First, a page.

Oro/nasopharyngeal suction is a method used to clear secretions from the oropharynx and nasopharynx through the application of negative pressure via a suction catheter or bulb syringe. Traditionally, airway oro/nasopharyngeal suction at birth has been used routinely to remove fluid rapidly from the oropharynx and nasopharynx in vigorous and non-vigorous infants at birth. Concerns relating to the reported adverse effects of oro/nasopharyngeal suctioning led to a practice review and routine oro/nasopharyngeal suctioning is no longer recommended for vigorous infants. However, it is important to know whether there is any clear benefit or harm for infants whose oro/nasopharyngeal airway is suctioned compared to infants who are not suctioned.
To evaluate the effect of routine oropharyngeal/nasopharyngeal suction compared to no suction on mortality and morbidity in newly born infants.
We used the standard search strategy of the Cochrane Neonatal Review group to search the Cochrane Central Register of Controlled Trials (CENTRAL 2016, Issue 3), MEDLINE via PubMed (1966 to April 18, 2016), Embase (1980 to April 18, 2016), and CINAHL (1982 to April 18, 2016). We also searched clinical trials databases, conference proceedings, and the reference lists of retrieved articles for randomised controlled trials and quasi-randomised trials.
Randomised, quasi-randomised controlled trials and cluster randomised trials that evaluated the effect of routine oropharyngeal/nasopharyngeal suction compared to no suction on mortality and morbidity in newly born infants with and without meconium-stained amniotic fluid.
The review authors extracted from the reports of the clinical trials, data regarding clinical outcomes including mortality, need for resuscitation, admission to neonatal intensive care, five minute Apgar score, episodes of apnoea and length of hospital stay.
Eight randomised controlled trials met the inclusion criteria and only included term infants (n = 4011). Five studies included infants with no fetal distress and clear amniotic fluid, one large study included vigorous infants with clear or meconium-stained amniotic fluid, and two large studies included infants with thin or thick meconium-stained amniotic fluid. Overall, there was no statistical difference between oro/nasopharyngeal suction and no oro/nasopharyngeal suction for all reported outcomes: mortality (typical RR 2.29, 95% CI 0.94 to 5.53; typical RD 0.01, 95% CI -0.00 to 0.01; I(2) = 0%, studies = 2, participants = 3023), need for resuscitation (typical RR 0.85, 95% CI 0.69 to 1.06; typical RD -0.01, 95% CI -0.03 to 0.00; I(2) = 0%, studies = 5, participants = 3791), admission to NICU (typical RR 0.82, 95% CI 0.62 to 1.08; typical RD -0.03, 95% CI -0.08 to 0.01; I(2) = 27%, studies = 2, participants = 997) and Apgar scores at five minutes (MD -0.03, 95% CI -0.08 to 0.02; I(2) not estimated, studies = 3, participants = 330).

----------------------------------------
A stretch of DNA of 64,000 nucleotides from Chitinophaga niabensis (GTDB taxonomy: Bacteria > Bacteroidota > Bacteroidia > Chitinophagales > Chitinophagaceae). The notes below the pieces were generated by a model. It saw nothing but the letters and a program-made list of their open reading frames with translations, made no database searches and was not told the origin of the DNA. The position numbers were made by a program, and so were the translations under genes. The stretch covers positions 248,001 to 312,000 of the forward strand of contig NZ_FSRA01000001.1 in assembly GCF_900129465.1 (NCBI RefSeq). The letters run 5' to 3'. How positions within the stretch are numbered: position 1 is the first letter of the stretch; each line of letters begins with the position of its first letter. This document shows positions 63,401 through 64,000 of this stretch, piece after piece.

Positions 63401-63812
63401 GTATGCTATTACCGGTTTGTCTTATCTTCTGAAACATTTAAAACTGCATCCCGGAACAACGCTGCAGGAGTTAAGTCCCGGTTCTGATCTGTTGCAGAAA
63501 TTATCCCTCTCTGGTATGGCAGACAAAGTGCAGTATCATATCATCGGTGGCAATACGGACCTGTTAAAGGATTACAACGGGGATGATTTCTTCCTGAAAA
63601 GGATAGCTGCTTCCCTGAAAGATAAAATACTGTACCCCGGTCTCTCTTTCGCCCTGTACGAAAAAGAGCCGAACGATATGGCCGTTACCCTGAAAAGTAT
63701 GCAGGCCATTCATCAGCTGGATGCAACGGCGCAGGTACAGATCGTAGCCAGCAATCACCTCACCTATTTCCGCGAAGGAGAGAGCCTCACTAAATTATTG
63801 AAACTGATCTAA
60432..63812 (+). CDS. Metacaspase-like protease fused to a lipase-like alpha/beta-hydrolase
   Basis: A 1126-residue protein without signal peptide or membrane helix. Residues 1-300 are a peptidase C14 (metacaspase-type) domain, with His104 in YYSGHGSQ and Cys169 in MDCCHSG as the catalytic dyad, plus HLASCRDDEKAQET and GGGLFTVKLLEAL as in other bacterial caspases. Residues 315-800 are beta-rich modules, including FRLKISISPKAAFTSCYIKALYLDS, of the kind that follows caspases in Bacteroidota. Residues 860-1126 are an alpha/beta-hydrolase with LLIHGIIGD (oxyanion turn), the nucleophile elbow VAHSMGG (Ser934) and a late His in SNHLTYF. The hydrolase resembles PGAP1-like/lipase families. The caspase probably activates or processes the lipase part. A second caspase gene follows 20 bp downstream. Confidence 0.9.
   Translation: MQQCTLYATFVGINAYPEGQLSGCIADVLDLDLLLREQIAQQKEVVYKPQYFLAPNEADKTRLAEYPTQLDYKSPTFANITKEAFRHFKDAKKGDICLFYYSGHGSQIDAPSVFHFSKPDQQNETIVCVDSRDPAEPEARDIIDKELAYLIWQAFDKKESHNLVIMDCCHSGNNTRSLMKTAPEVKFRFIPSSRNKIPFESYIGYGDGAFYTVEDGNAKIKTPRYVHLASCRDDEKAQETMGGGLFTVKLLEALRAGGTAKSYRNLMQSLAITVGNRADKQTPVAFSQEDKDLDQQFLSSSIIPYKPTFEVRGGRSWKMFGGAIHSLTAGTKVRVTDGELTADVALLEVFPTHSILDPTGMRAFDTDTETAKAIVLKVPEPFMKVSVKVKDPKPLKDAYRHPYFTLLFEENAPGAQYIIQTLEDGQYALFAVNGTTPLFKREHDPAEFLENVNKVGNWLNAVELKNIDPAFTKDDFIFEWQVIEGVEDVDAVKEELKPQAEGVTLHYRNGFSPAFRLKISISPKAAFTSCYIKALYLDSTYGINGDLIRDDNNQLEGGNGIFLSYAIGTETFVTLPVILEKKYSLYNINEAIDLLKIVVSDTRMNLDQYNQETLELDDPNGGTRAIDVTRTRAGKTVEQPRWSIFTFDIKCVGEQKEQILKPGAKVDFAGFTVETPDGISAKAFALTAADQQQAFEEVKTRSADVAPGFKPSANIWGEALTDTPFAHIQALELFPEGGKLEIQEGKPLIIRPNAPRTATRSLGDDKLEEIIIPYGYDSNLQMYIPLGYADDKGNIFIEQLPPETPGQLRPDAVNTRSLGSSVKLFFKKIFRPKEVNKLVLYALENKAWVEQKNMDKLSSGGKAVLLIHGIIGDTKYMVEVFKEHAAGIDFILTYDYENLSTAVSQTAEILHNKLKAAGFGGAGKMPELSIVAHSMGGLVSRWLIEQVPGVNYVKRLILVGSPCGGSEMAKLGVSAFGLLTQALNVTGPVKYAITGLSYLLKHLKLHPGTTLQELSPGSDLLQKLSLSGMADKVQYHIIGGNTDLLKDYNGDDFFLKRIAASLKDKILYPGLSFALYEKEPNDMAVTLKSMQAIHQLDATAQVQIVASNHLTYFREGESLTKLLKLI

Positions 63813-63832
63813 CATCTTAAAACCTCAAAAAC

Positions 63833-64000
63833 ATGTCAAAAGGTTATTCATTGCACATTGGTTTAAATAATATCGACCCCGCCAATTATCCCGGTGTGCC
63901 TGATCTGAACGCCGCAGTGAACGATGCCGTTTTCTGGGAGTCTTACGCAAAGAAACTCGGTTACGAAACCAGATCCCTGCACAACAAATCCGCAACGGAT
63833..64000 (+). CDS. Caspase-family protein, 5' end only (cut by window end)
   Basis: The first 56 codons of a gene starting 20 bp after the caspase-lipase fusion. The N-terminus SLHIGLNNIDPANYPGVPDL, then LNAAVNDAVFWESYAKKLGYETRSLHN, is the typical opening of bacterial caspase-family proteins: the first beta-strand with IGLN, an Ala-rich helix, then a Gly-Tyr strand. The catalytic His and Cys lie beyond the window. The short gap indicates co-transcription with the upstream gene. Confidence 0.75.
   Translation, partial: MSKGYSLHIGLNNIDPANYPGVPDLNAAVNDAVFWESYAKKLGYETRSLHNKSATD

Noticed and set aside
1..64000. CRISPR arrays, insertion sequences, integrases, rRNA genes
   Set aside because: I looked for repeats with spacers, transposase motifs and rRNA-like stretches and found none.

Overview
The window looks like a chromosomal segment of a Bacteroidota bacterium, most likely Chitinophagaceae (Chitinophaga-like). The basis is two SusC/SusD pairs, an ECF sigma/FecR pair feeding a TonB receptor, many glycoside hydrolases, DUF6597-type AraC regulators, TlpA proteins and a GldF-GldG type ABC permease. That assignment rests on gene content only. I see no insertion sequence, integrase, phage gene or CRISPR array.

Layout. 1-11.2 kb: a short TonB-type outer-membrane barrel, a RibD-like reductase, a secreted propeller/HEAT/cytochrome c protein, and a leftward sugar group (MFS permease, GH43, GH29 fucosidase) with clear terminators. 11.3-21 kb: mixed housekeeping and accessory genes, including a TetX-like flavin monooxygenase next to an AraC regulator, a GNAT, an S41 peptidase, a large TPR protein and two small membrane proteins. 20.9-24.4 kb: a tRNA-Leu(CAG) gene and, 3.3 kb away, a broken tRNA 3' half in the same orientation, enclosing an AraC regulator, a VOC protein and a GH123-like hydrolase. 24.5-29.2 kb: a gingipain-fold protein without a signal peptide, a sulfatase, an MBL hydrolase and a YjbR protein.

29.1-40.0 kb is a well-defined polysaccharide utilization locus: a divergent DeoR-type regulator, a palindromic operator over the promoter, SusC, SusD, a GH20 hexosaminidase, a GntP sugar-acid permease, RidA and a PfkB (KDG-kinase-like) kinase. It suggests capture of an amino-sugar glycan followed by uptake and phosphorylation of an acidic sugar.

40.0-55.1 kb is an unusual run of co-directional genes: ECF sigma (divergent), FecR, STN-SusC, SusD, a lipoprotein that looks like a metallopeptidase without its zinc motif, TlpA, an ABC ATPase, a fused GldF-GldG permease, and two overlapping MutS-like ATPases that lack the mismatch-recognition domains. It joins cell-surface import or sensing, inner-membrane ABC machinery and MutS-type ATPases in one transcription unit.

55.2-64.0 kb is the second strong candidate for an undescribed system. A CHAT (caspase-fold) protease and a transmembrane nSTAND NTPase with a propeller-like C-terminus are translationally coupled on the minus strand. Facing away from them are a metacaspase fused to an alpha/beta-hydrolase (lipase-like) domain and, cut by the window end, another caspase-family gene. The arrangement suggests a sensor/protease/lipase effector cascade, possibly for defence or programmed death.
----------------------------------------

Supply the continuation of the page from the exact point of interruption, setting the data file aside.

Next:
The currently available evidence does not support or refute the benefits or harms of routine oro/nasopharyngeal suction over no suction. Further high-quality studies are required in preterm infants or term newborn infants with thick meconium amniotic fluid. Studies should investigate long-term effects such as neurodevelopmental outcomes.